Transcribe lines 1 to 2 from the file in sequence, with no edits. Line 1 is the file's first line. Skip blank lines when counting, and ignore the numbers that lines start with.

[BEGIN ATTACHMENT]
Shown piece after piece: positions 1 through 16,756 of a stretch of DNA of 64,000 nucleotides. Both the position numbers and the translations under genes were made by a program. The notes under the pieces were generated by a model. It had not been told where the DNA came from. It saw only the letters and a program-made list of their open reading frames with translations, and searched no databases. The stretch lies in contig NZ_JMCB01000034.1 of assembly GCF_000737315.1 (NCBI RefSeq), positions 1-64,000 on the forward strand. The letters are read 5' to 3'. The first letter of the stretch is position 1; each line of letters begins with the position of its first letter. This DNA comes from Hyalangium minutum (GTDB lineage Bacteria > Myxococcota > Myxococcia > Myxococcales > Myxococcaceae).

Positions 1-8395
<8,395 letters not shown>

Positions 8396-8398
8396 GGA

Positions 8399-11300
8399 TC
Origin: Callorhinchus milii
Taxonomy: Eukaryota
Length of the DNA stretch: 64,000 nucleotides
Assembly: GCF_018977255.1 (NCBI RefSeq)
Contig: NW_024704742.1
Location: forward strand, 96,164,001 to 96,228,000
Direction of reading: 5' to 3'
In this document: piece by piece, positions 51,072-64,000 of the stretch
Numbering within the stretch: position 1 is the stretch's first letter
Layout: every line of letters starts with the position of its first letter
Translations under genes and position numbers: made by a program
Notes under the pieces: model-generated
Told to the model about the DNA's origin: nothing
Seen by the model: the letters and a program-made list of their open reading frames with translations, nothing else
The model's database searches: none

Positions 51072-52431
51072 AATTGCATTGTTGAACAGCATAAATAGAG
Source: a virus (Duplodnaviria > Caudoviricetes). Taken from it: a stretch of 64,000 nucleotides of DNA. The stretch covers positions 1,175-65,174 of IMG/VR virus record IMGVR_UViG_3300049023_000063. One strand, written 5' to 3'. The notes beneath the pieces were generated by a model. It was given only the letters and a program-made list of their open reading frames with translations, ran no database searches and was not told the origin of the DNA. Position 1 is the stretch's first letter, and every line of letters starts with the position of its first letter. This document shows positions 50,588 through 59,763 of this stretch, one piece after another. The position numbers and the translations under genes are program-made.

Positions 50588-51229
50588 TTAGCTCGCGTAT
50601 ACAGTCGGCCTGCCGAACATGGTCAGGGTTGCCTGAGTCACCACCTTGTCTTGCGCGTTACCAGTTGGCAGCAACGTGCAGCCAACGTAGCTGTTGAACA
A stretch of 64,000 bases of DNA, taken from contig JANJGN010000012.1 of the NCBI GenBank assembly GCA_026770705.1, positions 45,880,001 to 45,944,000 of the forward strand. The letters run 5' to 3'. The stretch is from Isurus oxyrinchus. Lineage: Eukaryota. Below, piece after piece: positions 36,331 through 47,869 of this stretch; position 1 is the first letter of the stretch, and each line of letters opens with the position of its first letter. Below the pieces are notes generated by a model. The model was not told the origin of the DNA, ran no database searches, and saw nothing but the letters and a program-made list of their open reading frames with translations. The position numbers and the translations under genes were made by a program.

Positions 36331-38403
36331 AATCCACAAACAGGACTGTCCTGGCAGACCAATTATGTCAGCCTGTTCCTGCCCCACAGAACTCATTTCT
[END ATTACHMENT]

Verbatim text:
Shown piece after piece: positions 1 through 16,756 of a stretch of DNA of 64,000 nucleotides. Both the position numbers and the translations under genes were made by a program. The notes under the pieces were generated by a model. It had not been told where the DNA came from. It saw only the letters and a program-made list of their open reading frames with translations, and searched no databases. The stretch lies in contig NZ_JMCB01000034.1 of assembly GCF_000737315.1 (NCBI RefSeq), positions 1-64,000 on the forward strand. The letters are read 5' to 3'. The first letter of the stretch is position 1; each line of letters begins with the position of its first letter. This DNA comes from Hyalangium minutum (GTDB lineage Bacteria > Myxococcota > Myxococcia > Myxococcales > Myxococcaceae).

Positions 1-8395